(Artwork care of Karen Ramsay (www.karenramsay.com), profile photo care of brianlackeyphotography.com)

Monday, August 16, 2010

CD review - New Collisions, The Optimist (2010)

The New Collisions offer up a danceable version of '80s power pop. Singer Sarah Guild's voice hits a mix of Chrissie Hynde, Terri Nunn (Berlin), and Mary Prankster. The band matches her sound, playing like the Pretenders meet 10,000 Maniacs. Some of the songs drift closer to the girl bands of the '80s like the GoGo's and the Bangles, but still maintain a rocking pop feel. Across the 9 tracks of The Optimist, they lay down an assertive guitar sound with backing synth elements.

A tense driving bass kicks off Swift Destruction. It reminds me of Elvis Costello and the Attractions. The changes are interesting, with some of Costello's phrasing and arrangement touches. The keys balance the strong guitar levels, providing the perfect accent. The flow pulls you in and sets your feet to tapping. The lyrics are about hitting the end of a long fall..."We're the dregs of America, I see that now." Still, there's a strong will behind this, rather than despair:
I'd like to order up a swift destruction
Make this house no more
I'd like to order up a swift destruction
Leave us for dead, leave us for dead, leave us for dead
Let the robins pick our bones
The song ends abruptly without tonal resolution, which sets up...Well, it doesn't really fit the next song, Over.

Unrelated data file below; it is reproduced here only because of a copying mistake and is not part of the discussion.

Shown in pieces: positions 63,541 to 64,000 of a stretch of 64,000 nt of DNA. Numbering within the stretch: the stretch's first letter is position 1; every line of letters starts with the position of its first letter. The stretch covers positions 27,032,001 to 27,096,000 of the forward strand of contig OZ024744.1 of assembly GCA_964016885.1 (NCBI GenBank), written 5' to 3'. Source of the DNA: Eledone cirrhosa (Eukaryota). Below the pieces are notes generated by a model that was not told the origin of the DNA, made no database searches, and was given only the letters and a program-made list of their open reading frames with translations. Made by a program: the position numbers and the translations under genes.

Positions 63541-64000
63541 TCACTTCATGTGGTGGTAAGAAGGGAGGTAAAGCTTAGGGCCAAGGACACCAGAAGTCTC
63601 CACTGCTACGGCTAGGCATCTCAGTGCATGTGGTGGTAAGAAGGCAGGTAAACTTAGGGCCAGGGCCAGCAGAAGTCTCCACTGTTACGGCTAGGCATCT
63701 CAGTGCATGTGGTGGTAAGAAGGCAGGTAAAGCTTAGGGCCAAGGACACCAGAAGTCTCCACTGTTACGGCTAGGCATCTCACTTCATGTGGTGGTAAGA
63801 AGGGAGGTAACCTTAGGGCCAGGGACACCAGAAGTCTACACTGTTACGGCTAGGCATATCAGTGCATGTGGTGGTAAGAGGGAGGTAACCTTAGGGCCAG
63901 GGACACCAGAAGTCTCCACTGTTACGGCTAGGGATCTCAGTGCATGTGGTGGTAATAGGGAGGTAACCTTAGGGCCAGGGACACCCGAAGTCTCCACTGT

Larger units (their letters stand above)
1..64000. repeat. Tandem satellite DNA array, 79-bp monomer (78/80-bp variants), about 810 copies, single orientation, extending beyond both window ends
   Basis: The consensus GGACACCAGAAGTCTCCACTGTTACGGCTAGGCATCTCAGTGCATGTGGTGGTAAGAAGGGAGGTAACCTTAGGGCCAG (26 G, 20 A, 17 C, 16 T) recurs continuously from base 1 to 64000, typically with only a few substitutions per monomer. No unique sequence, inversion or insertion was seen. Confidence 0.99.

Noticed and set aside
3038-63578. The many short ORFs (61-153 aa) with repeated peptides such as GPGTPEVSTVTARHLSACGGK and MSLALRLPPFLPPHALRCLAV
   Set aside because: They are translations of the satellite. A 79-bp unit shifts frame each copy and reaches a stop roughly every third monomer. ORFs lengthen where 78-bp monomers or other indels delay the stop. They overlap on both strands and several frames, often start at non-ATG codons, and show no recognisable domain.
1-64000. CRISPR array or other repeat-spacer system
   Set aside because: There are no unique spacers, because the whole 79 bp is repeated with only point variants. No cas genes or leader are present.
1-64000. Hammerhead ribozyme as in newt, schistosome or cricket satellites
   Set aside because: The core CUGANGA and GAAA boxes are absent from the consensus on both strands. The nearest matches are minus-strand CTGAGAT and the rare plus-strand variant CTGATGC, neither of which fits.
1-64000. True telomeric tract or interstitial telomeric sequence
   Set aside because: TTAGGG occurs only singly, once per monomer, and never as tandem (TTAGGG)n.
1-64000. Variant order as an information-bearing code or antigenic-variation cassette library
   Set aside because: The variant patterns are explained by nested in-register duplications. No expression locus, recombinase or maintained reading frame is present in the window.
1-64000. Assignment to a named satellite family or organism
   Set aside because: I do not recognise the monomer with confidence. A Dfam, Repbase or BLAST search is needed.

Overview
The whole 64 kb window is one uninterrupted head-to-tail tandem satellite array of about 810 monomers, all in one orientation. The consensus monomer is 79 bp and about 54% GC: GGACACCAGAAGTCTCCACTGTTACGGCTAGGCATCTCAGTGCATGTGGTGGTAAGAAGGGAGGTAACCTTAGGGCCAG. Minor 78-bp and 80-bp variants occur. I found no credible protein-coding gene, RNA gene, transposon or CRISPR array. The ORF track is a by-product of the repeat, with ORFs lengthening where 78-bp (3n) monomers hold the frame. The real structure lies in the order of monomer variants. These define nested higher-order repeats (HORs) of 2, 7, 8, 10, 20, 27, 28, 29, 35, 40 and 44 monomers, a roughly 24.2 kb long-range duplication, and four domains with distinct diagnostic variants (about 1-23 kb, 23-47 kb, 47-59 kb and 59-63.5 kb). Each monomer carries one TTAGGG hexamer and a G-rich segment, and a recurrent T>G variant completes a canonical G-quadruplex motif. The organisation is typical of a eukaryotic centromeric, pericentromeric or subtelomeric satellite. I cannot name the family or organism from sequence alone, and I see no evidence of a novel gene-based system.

Over hits the other end of the New Collisions' sound, aiming for the girl-band pop. It's like a frantic Manic Monday crossed with the Pretenders, especially Guild's voice, which takes on that knowing Chrissie Hynde tone (like Middle of the Road). The splashes of rhythm guitar are straight from the Pretenders. Guitarist Scott Guild has a wonderful tone and nice ear for power pop. Casey Gruttadauria's keyboard work adds a satisfying veneer here, as well.

My favorite track on The Optimist is another speedy number, Ne'er-Do-Well. After a heavy intro, it leaps forward with Alex Stern's wonderful bass line. The lyrics are a clever, hyper flow of words. Sarah Guild's voice sounds something like Mary Prankster meets Natalie Merchant. The upbeat feel of the music contrasts nicely with the lyrics:
Bring me all your able bodied men
So I can live in comfort once again
And I can have a nervous breakdown every now and then
And no one will come visit me. a frightening possibility
I might seem desperate in fact, I like my dignity intact
Drinking on the deck, stopping payment on the rent check
The dire lyrics wouldn't work as well with more mournful music. It offers some hope and an element of "Damn the torpedoes".

There are plenty of other interesting tunes: Coattail Rider channels a chunk of Berlin's Metro and there's a decent cover of the B-52's Give Me Back My Man. The Optimist may be an ironic title, but it's a strong debut album. Sweet, sour and powerful: it reminds me of Jack and Coke.

Here's the only single available. Also, Swift Destruction is available on their MySpace page.

New Collisions - Dying Alone (PopMatters)

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